Functions help scripts to reduce the amount of code duplication and increase readability. Ion supports the creation of functions with a similar syntax to other languages.
The basic syntax of functions is as follows:
fn square let x = "5" echo $(( x * x )) end square square
Every statement between the
fn and the
end keyword is part of the function. On every function call, those statements get executed. That script would ouput "25" two times.
If you want the square of something that isn't five, you can add arguments to the function.
fn square x echo $(( x * x )) end square 3
Optionally, you can add type hints into the arguments to make ion check the types of the arguments:
fn square x:int echo $(( x * x )) end square 3 square a
You'd get as output of that script:
9 ion: function argument has invalid type: expected int, found value 'a'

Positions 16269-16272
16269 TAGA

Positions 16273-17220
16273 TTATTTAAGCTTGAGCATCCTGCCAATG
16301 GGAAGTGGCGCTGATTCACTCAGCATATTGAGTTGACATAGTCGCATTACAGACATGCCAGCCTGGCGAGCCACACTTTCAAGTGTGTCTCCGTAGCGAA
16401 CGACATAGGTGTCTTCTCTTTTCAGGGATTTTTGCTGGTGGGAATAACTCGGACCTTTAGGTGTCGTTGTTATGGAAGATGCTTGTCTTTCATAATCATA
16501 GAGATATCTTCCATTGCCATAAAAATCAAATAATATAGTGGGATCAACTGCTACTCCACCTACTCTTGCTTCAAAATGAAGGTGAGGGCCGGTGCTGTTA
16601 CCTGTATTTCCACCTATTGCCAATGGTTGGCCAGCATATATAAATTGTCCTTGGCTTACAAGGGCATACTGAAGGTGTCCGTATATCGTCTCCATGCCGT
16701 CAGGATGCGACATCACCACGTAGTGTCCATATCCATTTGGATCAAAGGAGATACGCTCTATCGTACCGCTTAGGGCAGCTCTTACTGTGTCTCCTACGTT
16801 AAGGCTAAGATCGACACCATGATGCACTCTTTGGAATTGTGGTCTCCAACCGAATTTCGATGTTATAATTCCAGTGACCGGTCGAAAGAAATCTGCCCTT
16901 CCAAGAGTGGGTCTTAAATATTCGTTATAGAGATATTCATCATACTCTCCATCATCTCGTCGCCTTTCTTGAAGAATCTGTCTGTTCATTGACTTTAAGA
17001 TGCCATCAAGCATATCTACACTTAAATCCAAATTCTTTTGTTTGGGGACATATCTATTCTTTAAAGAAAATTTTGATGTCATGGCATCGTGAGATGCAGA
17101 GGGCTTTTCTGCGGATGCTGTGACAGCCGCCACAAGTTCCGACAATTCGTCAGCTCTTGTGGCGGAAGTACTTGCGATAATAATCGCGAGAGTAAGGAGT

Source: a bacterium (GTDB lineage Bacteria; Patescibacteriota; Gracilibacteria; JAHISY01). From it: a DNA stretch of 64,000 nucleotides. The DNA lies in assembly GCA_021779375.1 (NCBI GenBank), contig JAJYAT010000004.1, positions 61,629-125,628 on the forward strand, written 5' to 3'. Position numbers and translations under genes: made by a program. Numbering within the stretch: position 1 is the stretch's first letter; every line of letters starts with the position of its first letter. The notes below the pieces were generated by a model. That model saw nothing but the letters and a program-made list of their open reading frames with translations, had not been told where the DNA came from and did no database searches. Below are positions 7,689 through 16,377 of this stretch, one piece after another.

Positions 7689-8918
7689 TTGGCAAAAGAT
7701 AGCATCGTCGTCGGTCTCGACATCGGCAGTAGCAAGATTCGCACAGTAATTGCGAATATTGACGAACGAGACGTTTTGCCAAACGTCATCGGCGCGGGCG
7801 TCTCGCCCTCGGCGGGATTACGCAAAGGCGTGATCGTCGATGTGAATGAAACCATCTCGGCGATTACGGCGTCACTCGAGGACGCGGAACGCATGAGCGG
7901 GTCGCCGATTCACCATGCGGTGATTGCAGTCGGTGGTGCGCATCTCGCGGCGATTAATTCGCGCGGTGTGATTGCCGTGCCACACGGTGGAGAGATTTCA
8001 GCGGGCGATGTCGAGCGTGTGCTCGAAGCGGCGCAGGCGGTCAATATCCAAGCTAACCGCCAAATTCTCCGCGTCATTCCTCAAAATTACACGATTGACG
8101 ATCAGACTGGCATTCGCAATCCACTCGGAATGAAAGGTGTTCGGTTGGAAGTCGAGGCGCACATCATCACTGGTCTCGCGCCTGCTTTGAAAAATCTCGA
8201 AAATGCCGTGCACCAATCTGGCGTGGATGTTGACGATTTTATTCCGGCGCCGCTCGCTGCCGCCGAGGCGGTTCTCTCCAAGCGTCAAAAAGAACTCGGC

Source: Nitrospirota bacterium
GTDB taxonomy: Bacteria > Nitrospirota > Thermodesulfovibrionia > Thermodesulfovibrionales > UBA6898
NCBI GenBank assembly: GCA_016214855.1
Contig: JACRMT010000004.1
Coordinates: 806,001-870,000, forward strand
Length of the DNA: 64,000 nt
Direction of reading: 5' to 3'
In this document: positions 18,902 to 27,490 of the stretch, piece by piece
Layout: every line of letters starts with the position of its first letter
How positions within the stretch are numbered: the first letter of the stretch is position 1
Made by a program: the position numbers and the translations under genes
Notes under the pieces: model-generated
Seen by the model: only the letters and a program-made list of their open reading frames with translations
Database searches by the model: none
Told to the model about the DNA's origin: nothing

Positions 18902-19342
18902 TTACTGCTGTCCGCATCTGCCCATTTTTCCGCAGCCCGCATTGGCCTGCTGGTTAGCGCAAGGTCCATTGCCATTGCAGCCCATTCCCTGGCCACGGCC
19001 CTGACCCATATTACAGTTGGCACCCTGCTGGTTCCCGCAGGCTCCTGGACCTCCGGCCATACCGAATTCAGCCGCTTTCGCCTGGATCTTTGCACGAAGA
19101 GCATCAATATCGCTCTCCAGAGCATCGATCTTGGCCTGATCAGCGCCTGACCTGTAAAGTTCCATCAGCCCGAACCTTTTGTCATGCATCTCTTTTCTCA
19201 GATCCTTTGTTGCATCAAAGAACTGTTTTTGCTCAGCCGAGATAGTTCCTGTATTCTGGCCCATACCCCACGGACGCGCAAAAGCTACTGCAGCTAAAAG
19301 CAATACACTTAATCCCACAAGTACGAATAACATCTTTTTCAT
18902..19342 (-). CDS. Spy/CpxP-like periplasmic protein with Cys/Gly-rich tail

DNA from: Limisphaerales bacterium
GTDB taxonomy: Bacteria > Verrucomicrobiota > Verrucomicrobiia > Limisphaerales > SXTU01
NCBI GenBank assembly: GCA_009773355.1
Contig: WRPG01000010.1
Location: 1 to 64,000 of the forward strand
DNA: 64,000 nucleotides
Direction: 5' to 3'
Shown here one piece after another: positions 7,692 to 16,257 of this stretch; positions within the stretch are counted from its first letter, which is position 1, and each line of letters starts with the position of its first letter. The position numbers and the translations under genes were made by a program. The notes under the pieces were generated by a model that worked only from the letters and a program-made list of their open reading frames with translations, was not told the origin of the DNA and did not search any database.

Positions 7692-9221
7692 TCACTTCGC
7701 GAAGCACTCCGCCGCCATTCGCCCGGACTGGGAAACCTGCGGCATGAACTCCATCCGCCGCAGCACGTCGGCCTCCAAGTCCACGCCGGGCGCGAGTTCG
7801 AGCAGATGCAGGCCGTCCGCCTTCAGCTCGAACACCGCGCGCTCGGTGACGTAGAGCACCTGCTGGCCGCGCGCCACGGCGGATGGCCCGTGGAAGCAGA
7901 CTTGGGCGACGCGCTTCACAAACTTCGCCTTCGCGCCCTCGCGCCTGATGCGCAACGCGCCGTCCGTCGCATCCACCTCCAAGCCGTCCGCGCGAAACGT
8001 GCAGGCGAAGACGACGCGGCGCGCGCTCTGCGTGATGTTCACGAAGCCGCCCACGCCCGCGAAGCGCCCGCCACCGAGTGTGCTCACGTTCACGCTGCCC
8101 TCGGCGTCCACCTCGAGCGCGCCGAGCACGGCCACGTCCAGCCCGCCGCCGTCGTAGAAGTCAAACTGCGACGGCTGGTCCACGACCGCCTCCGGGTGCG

You can use any of the supported types.
As another example:
fn hello name age:int hobbies:[str] echo "$name ($age) has the following hobbies:" for hobby in @hobbies echo " $hobby" end end hello John 25 [ coding eating sleeping ]
As with any other statement, you can pipe functions using
fn format_with pat read input echo $join(@split($input) $pat) end echo one two three four five | format_with "-"
Functions can be given a description with the following syntax:
fn square x -- Squares a single number echo $(( x * x )) end
This description is then printed when
fn is run without arguments.
When using Ion as a shell library, it is possible you may want to change the builtin functions associated with a Shell.
If you do this, all function calls will use the new builtins to run. meaning that if you removed the builtin function it the shell will try to find the command, and if you added a builtin, that will override any other command.
fn square x:int; echo $(( x * x )); end square 22